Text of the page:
KELOWNA – Losing a child is the worst thing that can happen to a parent.
It happened two years ago to Michelle Evans, a Kelowna mother. Now, it’s her mission to help youth who suffer from mental health issues like her daughter did.
“My goal now is to take mental health out of the darkness. Let’s remove the stigma around mental health, let’s make it more comfortable where parents can ask questions,” she says.
March 11, 2013 is a day Evans will never forget. Her daughter Kassy took her own life at the age of 18.
“My daughter suffered with anxiety, depression, obsessive compulsive disorder and anorexia,” says Evans.
Evans says she was a healthy, happy girl until about the age of 11, when she started to develop obsessive compulsive disorder.
“If you notice in [some] picture[s] we are smiling, but I am not touching her,” says Evans.
Kassy became very sensitive to germs, but it quickly escalated.
“I remember her sitting on the floor just chanting and chanting and she was naked and just kept drawing these crazy eights,” says Evans.
Eventually Kassy’s mental health became worse, progressing to an eating disorder.
“[It was a picture from] my daughter’s fifteenth birthday,” explained Evans. “She looked at herself and did not like her physical image.”
Evans and her then husband tried everything to get their daughter the help she needed, seeing several specialists and even taking her to the United States for care. She says it would only help temporarily, and there weren’t enough resources available.
The Canadian Mental Health Association says the mental health system is lacking funding.
“The mental health care burden is really 15 per cent of the health care burden in Canada and that includes addiction but it only receives about 5 per cent funding and so what we see is long wait times,” says Amanda Swoboda, Corrdinator of Community Education for the Canadian Mental Health Association in Kelowna.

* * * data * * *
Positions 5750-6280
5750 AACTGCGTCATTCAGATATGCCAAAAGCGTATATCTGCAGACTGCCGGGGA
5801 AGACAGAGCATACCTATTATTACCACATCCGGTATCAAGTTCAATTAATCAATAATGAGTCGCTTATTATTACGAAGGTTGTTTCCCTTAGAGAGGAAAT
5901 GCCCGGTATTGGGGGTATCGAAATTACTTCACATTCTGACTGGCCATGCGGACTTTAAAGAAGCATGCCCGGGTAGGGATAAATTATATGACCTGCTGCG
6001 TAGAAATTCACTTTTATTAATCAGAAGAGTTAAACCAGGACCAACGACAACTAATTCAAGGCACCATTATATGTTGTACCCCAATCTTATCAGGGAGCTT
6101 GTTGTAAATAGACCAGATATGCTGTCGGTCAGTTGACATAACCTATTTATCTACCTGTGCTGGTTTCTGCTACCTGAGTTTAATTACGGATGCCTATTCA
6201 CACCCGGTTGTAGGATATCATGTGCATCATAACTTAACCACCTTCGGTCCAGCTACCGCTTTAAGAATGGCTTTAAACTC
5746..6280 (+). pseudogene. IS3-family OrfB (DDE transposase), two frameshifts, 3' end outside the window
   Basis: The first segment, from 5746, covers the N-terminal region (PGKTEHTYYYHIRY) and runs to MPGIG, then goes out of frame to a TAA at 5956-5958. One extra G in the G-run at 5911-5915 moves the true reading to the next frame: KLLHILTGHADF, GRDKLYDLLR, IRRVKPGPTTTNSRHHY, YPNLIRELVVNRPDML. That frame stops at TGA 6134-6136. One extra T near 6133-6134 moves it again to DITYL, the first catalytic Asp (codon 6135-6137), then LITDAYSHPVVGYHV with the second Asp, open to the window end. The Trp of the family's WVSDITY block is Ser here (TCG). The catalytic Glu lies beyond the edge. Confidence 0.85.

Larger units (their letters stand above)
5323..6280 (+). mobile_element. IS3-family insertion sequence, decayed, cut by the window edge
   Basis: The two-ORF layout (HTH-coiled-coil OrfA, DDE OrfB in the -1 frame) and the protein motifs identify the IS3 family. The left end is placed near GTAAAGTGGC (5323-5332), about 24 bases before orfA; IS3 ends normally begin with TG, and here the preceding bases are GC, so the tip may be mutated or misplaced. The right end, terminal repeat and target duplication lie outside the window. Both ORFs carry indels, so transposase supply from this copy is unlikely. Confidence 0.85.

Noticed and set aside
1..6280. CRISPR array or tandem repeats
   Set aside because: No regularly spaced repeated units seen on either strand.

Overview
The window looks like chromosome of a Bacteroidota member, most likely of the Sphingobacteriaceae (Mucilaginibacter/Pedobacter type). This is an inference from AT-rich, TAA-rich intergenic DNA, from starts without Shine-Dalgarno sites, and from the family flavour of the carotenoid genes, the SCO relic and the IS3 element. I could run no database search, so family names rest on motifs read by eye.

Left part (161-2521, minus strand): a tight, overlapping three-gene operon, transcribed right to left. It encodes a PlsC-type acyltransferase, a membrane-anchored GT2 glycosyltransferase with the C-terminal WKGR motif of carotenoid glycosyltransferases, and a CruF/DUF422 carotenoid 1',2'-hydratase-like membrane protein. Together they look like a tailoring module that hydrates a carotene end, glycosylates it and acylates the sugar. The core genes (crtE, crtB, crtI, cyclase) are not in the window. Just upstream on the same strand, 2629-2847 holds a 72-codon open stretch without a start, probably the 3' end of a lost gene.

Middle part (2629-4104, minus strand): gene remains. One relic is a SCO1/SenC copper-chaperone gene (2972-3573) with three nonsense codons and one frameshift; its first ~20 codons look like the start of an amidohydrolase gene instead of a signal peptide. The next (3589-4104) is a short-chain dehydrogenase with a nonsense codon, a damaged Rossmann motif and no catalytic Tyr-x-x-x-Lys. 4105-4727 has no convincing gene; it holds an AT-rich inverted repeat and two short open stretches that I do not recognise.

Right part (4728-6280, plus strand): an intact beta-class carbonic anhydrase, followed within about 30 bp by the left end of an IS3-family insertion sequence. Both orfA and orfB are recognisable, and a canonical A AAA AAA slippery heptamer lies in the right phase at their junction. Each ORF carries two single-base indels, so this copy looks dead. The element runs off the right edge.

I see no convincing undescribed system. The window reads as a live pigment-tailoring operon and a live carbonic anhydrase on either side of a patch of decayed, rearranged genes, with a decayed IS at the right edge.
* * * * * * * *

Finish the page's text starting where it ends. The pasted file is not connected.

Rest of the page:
That lack of resources is why Evans’ good friend, Harry Holman, a young entrepreneur from Summerland, is trying to help people, especially youth, who have mental health issues.
“All my life as far back as I can remember, I’ve had mental health issues,” says Holman. “I have obsessive compulsive disorder, I remember doing checks and my number for whatever reason has to add up to 30 for many things that I do.”
He says the hardest thing for him has been trying to talk about it.
“I have all of my friends and family, they know what I’ve gone through but no one likes to bring it up,” says Holman.
Through an online company he recently launched called Free Mind Apparel Co, Holman isn’t just encouraging people to buy clothing that reflects positive messages, but creating a place for anyone to find support.
“It’s also a forum that anybody can talk to anybody about their mental wellness,” explains Holman.
By allowing people to share one story at a time, they’re hoping to help support the mental health of youth by taking the stigma away from the conversation. Kelowna mayor Colin Basran recently signed a proclamation dubbing May 7 as Child and Youth Mental Health Awareness Day.
A few other websites you can find mental health resources are: